Keywords: Mixed oxides; Layered double hydroxides; Methane; Propane; Combustion; Oxidative dehydrogenation;

Display Omitted► Structure and properties of dolomite are changed significantly upon synthesis steps. ► This method increases strong basic site amount without changing their chemical nature. ► Water treatment develops more surface area and porosity as well as larger pore size. ► Greater basic site number and more accessible to reagent cause activity improvement.By means of a controlled hydration–dehydration process, the relatively low activity of calcined dolomite was modified into an active solid catalyst for the biodiesel production. This technique involves water treatment of the oxide phase under mild conditions followed by thermal decomposition at an elevated temperature. The results from various characterization techniques and the transesterification of palm olein showed that a structural transformation had taken place during the synthesis and structure–activity relation. Upon the calcination of dolomite, MgO grows on the surface of MgCa(CO3)2, which is progressively transformed into CaCO3 followed by the decomposition of calcite to CaO. The transformation of oxide to hydroxide phase and the reverse occurred simultaneously during the hydration–dehydration step with changes in the chemical and textural properties of the sample. The effectiveness of the hydration interaction appears to be due to a change in pore-size distribution, which is created by particle expansion in the formation of the hydroxide structure and the formation of more porosity and surface area during the dehydration and re-crystallization of oxide structure. Confirmed by TPD, in the hydration–dehydration step, the number of strong basic sites significantly increased while the chemical nature of these sites did not changed. The catalytic performance in transesterification is directly proportional to the number of strong surface base sites. This study provides an understanding regarding how this hydration–dehydration process influences the properties and activity of dolomite.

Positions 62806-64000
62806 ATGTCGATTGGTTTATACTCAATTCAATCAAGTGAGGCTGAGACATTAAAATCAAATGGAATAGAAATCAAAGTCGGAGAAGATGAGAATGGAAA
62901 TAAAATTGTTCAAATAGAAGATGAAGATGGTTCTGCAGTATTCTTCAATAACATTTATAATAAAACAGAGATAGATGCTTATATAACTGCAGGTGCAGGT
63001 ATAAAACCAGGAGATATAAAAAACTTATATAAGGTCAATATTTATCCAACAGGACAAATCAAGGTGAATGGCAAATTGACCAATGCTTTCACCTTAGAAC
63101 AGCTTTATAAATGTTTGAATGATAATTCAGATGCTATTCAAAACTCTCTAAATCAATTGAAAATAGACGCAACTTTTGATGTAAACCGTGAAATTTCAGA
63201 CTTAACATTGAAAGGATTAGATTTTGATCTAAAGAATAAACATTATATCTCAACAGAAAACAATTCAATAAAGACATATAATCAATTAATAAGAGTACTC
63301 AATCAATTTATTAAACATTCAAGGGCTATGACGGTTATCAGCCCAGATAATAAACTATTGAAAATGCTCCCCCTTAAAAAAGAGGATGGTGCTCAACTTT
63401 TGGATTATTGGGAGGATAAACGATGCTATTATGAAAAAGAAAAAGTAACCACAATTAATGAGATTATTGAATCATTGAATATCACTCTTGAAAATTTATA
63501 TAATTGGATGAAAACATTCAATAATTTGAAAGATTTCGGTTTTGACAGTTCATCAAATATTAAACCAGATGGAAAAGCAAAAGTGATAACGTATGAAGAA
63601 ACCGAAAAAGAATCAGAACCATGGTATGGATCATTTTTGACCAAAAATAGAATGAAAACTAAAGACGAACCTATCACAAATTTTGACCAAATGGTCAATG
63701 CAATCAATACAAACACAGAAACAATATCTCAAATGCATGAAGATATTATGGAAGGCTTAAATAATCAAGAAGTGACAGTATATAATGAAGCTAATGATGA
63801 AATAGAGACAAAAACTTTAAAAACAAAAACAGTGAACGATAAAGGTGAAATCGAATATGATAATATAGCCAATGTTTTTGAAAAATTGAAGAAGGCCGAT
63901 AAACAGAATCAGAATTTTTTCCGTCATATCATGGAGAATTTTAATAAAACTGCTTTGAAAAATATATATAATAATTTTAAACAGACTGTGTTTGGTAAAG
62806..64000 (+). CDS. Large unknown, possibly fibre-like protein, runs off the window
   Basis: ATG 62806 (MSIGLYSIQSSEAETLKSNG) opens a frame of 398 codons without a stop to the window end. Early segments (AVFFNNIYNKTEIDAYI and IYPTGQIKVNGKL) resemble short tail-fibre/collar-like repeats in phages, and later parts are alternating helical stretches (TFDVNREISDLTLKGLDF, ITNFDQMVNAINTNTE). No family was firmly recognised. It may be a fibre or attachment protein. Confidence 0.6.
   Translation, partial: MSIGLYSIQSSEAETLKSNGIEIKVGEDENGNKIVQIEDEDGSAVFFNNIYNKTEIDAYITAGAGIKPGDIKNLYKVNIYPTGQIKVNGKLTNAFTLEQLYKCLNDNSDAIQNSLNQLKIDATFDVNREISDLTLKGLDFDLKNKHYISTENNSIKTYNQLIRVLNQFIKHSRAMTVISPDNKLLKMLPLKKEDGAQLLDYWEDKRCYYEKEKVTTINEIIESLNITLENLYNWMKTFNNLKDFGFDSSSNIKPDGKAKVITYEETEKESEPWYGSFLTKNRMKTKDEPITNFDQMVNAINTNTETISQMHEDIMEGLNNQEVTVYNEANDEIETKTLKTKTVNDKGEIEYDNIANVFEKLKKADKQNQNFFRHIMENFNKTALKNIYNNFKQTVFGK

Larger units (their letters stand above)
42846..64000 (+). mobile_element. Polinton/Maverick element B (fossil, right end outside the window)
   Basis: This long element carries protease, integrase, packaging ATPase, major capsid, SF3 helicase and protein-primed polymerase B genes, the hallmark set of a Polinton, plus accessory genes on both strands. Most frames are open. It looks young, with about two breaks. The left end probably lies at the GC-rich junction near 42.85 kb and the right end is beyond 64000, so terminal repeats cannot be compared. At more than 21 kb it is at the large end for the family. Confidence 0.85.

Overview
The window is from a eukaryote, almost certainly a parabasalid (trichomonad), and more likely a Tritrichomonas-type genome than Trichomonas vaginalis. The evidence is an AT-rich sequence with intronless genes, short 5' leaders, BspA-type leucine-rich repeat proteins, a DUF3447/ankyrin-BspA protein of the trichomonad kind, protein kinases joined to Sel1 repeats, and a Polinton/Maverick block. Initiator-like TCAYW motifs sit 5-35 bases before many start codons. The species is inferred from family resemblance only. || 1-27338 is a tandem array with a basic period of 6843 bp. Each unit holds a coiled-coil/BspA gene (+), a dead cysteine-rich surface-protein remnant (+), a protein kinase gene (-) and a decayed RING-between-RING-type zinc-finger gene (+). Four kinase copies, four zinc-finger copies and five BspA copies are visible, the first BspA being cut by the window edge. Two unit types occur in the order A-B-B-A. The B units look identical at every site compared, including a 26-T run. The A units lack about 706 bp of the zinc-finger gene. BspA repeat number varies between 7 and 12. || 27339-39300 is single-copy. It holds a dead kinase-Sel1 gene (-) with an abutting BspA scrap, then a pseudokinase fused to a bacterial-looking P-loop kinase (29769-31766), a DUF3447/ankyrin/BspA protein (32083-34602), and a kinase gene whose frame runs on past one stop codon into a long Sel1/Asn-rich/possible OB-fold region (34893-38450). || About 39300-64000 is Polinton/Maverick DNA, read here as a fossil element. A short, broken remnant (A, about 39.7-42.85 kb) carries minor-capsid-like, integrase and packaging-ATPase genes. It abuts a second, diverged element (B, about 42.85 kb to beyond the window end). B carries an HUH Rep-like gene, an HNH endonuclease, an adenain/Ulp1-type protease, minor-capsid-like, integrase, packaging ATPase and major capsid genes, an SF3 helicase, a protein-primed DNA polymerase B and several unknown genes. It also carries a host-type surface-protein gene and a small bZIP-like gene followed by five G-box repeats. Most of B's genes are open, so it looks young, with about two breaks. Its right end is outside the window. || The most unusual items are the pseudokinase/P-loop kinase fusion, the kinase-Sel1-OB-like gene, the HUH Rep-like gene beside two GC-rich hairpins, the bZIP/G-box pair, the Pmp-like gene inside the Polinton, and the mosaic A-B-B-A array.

Keywords: Dolomite; Water; Hydration; Biodiesel; Heterogeneous catalyst;

New reaction pathways and kinetic parameter estimation for methanol dehydration over modified ZSM-5 catalysts by Kyoung-Su Ha; Yun-Jo Lee; Jong Wook Bae; Ye Won Kim; Min Hee Woo; Hyo-Sik Kim; Myung-June Park; Ki-Won Jun (95-106).
Display Omitted► Kinetic mechanisms on the alkali metal modified ZSM-5 catalysts. ► Simultaneous adsorption and activation of two methanol molecules. ► Presence of the methyl carboxonium ion. ► The kinetic parameters and the heats of adsorption were successfully estimated.Kinetics of the methanol (MeOH) dehydration has been investigated using two kinds of alkali metal-modified ZSM-5 (mZSM-5) catalysts, which were developed for the purpose of preparing dimethyl ether (DME) from water-containing MeOH. Two intrinsic kinetic mechanisms have been suggested and rigorous reaction rate equations were derived based on a series of reaction experiments in the presence and in the absence of water. In addition to the kinetic parameters, the heats of adsorption of MeOH and water were successfully estimated. The values are in good agreement with those obtained from the previously reported experimental results. According to the reaction pathways of our concern, two adsorbed MeOH molecules on the mZSM-5 simultaneously react with acidic sites to produce the intermediate molecule, which then undergoes the rate-determining step that the intermediate molecule rearranges itself to split into the smaller intermediates for the next step with or without the abstraction of water. In addition, the existence of the crucial intermediate closely related to the rate-determining step was also confirmed through FT-IR spectroscopy.